It all started in San Francisco in June of 2012.

A 19-year-old Jordan Spieth rallied over the weekend in the U.S. Open at The Olympic Club to earn the low amateur title. It was a feather in the hat to cap off an amateur golf career that was second to almost none, outside of Tiger Woods.

To “play some of the best golf I had ever played in my life on Saturday and Sunday of the U.S. Open was definitely a big confidence boost that allowed me to really get comfortable with my decision to turn pro,” said Spieth, who tees off Thursday in the AT&T Pebble Beach National Pro-Am. “I ended up waiting for another six months or so, but it was definitely a week that is very significant in my career.”

Spieth finished his rookie season tied with Brandt Snedeker and Bill Haas for most top-10 finishes on tour with nine. As he prepares for his second go-round at the AT&T Pro-Am, the 2013 PGA Tour Rookie of the Year thinks he will only improve as his second pro season continues.

“I was able to sort of feed off of course knowledge at Torrey Pines (at the Farmers Insurance Open two weeks ago) a little better than I was last year in new places,” Spieth said. “So I feel like this year, even though (the AT&T Pro-Am) is three courses, I will be able to draw back on certain places not to miss or know where to leave the ball.”


Confidence isn't something Spieth lacks, on or off the course. After winning the 2013 PGA Tour Rookie of the Year, he said he feels like a veteran in his sophomore campaign.

“It's nerves and it's also the way I'm preparing, course preparation,” Spieth said. “When you play a year on tour, even though so many golf courses are so different, there's still places in college golf where I would fire at the pins and I'm learning that you can't do that.”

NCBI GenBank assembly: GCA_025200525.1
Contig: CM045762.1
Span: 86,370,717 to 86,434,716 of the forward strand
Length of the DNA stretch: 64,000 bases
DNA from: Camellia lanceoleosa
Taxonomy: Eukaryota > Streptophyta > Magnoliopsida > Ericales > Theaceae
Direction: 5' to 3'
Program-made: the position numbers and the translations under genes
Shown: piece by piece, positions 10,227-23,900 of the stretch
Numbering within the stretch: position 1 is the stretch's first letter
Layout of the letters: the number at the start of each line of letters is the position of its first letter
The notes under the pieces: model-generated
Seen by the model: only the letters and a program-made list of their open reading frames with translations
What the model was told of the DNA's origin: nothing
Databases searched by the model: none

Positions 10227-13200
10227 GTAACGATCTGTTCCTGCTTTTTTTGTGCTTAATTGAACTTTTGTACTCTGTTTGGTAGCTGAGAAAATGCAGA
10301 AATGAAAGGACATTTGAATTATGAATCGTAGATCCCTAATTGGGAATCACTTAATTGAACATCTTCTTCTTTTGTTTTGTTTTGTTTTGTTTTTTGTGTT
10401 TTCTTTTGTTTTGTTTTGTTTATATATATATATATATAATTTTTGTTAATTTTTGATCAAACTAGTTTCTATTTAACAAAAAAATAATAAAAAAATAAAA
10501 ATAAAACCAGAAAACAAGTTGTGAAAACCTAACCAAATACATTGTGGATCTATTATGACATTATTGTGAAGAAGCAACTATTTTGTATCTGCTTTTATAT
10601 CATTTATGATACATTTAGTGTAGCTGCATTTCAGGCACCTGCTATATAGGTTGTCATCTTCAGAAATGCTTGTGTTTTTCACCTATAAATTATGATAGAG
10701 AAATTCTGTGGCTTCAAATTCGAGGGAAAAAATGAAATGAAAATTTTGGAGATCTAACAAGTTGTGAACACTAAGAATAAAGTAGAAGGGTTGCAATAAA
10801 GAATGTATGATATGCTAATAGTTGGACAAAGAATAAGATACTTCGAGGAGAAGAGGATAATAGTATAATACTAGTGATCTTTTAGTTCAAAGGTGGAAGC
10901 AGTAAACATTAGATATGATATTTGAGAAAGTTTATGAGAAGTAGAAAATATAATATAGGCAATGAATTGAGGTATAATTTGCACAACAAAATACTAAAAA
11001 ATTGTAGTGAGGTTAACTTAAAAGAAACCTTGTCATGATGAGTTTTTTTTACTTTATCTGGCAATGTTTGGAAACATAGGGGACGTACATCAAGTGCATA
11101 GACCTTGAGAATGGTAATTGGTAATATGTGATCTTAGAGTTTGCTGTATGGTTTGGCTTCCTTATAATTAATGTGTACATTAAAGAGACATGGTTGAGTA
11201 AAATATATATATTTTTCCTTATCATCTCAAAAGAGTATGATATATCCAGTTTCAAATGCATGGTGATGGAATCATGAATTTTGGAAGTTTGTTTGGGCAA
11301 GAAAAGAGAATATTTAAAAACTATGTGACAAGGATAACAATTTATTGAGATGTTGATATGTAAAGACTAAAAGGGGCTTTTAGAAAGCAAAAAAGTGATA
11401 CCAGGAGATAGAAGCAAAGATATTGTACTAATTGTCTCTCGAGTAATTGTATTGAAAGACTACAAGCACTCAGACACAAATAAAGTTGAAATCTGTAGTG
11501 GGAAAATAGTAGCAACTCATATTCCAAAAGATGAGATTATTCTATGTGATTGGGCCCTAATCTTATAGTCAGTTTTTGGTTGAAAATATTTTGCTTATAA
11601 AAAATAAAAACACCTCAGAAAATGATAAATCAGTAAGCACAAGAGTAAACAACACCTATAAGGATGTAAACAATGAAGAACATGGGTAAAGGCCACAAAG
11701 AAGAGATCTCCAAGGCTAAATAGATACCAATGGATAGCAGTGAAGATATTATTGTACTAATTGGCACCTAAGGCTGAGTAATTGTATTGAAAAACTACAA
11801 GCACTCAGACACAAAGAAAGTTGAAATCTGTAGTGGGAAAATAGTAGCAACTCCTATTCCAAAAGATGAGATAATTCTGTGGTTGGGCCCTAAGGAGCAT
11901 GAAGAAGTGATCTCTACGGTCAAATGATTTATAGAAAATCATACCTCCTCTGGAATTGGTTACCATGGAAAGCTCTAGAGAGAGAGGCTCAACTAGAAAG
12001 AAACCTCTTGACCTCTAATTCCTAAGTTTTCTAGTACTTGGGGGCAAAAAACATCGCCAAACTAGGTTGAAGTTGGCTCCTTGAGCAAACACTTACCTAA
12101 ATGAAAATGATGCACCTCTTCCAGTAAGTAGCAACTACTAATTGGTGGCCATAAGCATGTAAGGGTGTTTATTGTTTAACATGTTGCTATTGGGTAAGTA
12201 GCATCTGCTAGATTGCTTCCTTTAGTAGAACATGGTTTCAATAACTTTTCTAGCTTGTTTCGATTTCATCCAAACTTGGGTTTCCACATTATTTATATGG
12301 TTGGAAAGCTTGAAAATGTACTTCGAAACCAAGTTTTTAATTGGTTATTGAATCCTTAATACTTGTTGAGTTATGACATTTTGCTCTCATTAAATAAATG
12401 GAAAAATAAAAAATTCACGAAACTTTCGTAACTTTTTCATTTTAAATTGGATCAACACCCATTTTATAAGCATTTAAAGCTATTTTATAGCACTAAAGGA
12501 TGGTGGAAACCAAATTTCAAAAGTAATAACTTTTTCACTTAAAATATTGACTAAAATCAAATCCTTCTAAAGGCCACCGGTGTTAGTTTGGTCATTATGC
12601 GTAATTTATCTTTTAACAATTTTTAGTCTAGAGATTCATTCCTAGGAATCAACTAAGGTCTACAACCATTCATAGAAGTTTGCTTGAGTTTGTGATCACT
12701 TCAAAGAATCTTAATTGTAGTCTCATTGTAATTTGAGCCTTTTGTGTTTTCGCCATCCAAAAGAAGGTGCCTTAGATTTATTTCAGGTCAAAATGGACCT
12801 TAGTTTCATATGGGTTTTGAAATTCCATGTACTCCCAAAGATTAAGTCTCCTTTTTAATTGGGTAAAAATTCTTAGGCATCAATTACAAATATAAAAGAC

Success has followed Spieth since his debut playing at a PGA Tour event. As a 16-year-old, the Dallas native contended at the 2010 Byron Nelson Championship before finishing tied for 16th. That was between winning the U.S. Junior Amateur championship in 2009 and 2011, joining Woods as the only golfer to win the title multiple times. As a Texas Longhorn, Spieth won an NCAA Championship in addition to being named a first-team All America and Big 12 Conference Player of the Year as a sophomore.

Spieth had to earn his way, with no PGA Tour status as he went pro in December 2012. He didn't shy away from the competition. Last July, Spieth became the youngest player to win on the PGA Tour (19 years, 11 months, 18 days) since Ralph Guldahl (19 years, 8 months, 3 days) in 1931.

“Having won an event and then playing against the best players in the world and competed, versus last year at this time (when I was) trying to sneak inside the ropes without being caught and told that I was a teenager trying to get in with the pros — in that sense — it's different when I step on the course,” he said.

If Spieth's meteoric rise continues, it shouldn't be long before Woods and Phil Mickelson start watching their backs. He is a favorite this weekend and should be viewed as one of the favorites at every event he attends this season.

Spieth got his opportunity at the 2012 U.S. Open after Snedeker withdrew because of an injury. The 2013 AT&T Pro-Am champion sounded convinced that Spieth is on track to be golf's next superstar.

“He's a very mature 20-year-old,” Snedeker said. “He's got a great head on his shoulders. He plays like a 40-year-old veteran out here. ... The kid's got a lot of talent and a lot of heart and I love seeing kids that are like that, that want to compete.”